Keep your Twitter account clean with the Nest Unclutterer

We love Twitter.

But we don’t like it when a tweetbot follows us just because we mentioned a particular word or brand name. We could protect our updates, but that would just make it more difficult for people we actually know to follow us.

We don’t like tweetspammers who follow so many people that they’re probably just trying to get people to follow them back. You can’t be really listening to what 2000 people have to say.

We don’t like having our friend list filled up with inactive users who never tweet anymore.

These are just a few of the reasons we have created the Nest Unclutterer. It uses Twitter’s excellent API to help you maintain a tidy Twitter account:

  • The Nest Unclutterer protects your privacy from marketers and businesses by blocking followers who are already following a user-specified number of people.
  • It removes followers who have been inactive for a user-specified period of time.
  • It helps create a whitelist of users exempt from any of these rule-based actions.

We hope you like it, and we would appreciate any suggestions for additional features.

22 Comments for “Keep your Twitter account clean with the Nest Unclutterer”

  1. posted by acidcloud on

    Wow this is exciting. I’m going to try it out. Thanks guys.

  2. posted by Travis Illig on

    I like the idea, but do you get to preview what it’s going to do before it actually does it?

    I don’t know if I’m going to remember all of the accounts that should be in the whitelist and I’d like the ability to verify the actions before they’re taken.

    (This may already happen, but I’m afraid to click the button because it isn’t clear what will happen when I do.)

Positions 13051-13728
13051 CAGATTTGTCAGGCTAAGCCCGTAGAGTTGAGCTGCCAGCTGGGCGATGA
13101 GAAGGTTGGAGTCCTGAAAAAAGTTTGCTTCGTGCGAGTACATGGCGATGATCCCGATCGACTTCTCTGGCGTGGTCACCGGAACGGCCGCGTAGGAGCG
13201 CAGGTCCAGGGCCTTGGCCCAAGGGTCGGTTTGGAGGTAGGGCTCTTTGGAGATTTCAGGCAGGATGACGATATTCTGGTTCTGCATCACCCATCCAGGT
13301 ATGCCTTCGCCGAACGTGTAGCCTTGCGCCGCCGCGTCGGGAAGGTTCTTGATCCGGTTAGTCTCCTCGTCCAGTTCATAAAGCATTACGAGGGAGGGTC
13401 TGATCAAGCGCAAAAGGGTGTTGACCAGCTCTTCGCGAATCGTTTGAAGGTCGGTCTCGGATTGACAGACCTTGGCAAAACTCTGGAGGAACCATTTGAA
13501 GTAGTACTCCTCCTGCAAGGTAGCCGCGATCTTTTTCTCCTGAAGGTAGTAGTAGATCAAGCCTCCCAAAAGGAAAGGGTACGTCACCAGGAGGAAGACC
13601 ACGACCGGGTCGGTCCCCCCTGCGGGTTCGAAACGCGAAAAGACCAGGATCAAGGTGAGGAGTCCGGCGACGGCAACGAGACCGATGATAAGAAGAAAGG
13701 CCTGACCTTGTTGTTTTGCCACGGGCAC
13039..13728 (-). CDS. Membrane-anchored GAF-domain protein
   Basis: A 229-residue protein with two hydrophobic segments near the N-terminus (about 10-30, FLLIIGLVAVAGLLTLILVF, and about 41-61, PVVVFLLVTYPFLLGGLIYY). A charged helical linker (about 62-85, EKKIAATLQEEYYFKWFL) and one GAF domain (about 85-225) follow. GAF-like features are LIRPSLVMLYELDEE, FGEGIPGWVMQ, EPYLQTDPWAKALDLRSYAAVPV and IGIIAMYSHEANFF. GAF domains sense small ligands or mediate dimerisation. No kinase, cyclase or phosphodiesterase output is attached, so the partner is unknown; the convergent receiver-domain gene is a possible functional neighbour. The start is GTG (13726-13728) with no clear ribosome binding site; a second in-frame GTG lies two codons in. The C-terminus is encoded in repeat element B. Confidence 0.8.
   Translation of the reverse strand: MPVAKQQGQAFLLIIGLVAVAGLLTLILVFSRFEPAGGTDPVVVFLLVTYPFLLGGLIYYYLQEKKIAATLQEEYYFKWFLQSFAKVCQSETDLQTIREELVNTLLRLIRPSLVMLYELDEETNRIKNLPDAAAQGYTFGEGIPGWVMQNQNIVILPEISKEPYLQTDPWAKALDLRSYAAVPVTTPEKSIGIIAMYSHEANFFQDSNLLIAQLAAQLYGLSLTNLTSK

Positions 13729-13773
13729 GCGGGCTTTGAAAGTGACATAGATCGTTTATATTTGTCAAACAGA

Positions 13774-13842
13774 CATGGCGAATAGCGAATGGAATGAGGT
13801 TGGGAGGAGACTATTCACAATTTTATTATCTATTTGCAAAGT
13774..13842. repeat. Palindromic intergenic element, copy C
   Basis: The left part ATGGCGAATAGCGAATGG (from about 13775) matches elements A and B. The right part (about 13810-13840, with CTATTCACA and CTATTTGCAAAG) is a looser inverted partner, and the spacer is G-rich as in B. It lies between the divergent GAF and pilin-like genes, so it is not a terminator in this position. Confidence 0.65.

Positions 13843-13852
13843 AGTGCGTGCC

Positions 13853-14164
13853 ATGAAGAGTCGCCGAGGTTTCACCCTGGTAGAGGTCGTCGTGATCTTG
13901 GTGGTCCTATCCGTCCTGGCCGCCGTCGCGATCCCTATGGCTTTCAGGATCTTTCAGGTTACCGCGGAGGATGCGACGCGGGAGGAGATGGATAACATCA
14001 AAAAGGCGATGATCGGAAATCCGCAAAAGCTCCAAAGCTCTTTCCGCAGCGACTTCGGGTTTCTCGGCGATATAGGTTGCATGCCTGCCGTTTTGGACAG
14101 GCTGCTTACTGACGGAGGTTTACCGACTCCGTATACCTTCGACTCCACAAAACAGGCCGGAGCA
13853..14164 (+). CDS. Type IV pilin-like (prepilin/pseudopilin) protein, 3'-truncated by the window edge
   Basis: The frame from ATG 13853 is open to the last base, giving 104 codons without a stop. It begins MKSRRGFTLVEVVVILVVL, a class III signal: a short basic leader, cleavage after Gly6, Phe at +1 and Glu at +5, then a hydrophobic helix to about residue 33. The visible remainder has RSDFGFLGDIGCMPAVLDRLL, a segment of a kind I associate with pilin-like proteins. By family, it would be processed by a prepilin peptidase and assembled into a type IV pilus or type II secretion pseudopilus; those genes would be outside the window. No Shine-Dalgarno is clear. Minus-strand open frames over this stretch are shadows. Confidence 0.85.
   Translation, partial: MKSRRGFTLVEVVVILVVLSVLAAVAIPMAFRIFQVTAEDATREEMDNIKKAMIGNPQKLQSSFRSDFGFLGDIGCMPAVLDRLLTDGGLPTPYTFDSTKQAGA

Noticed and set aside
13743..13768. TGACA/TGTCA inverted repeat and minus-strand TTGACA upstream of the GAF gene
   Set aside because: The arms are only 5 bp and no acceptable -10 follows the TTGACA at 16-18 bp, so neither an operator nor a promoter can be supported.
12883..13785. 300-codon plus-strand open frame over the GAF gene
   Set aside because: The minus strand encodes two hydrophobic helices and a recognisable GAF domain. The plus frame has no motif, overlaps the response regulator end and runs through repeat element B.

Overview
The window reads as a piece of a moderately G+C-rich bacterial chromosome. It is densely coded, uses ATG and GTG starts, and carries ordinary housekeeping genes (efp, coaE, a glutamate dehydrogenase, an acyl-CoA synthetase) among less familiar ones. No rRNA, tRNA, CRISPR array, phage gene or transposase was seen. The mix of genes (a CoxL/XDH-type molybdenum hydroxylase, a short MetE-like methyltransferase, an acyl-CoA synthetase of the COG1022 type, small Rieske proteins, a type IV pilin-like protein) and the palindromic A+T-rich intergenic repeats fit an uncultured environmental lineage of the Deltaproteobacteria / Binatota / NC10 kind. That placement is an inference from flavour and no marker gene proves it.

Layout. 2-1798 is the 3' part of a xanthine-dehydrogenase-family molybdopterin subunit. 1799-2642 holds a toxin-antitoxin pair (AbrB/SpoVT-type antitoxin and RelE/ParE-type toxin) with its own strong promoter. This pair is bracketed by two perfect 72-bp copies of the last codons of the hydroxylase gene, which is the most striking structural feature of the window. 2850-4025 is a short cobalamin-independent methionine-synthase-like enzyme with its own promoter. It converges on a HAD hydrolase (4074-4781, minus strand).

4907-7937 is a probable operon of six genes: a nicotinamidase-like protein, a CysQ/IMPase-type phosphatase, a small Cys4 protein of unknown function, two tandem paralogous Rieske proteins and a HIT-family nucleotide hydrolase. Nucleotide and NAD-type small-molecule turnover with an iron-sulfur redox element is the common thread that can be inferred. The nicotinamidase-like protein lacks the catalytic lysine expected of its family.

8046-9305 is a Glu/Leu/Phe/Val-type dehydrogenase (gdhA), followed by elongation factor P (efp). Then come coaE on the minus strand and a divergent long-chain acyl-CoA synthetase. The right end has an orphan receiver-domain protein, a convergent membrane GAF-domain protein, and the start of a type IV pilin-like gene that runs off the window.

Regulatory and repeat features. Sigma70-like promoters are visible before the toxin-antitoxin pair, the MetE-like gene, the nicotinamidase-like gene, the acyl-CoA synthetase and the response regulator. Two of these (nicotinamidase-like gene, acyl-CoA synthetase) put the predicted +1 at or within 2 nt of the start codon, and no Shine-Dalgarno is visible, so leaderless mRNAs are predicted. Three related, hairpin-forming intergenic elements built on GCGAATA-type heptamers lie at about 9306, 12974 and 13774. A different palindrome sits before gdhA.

Maybe some additional screen shots are in order?

  3. posted by Erin Doland on

    @Travis — A page of checkboxes appears and you can check anyone you wish to keep.

  4. posted by Matt on

    I was about to ask the same thing. You should put a note to that effect on the website.

  5. posted by Kim on

    Oh, thank God! I am so frustrated that Twitter is becoming the next Spam Frontier!

  6. posted by PJ Doland on

    We’ve added some text to the settings page to clarify that you have the option to review what will be blocked or unfollowed before the actions are performed on your account.

  7. posted by Ravi on

    I hesitated for the exact same reason people before me did — I was unsure if it would automatically block people I didn’t want to block.

    You added the clarification text on the settings page, before it actually does the deed — however, my hesitation was BEFORE I even logged in. I strongly recommend you put a similar disclaimer on itself, so people can log in with assurances that their lists won’t be changed without their explicit consent.

  8. posted by Thomas Scholz on

    How can I get just the list of spammers โ€“ without giving full access?

  9. posted by Shalin on

    You guuuuuyyyyyyyysss! ๐Ÿ˜‰ So simple, sooo clever. Thanks soooo much for your techno-thoughtfulness ๐Ÿ™‚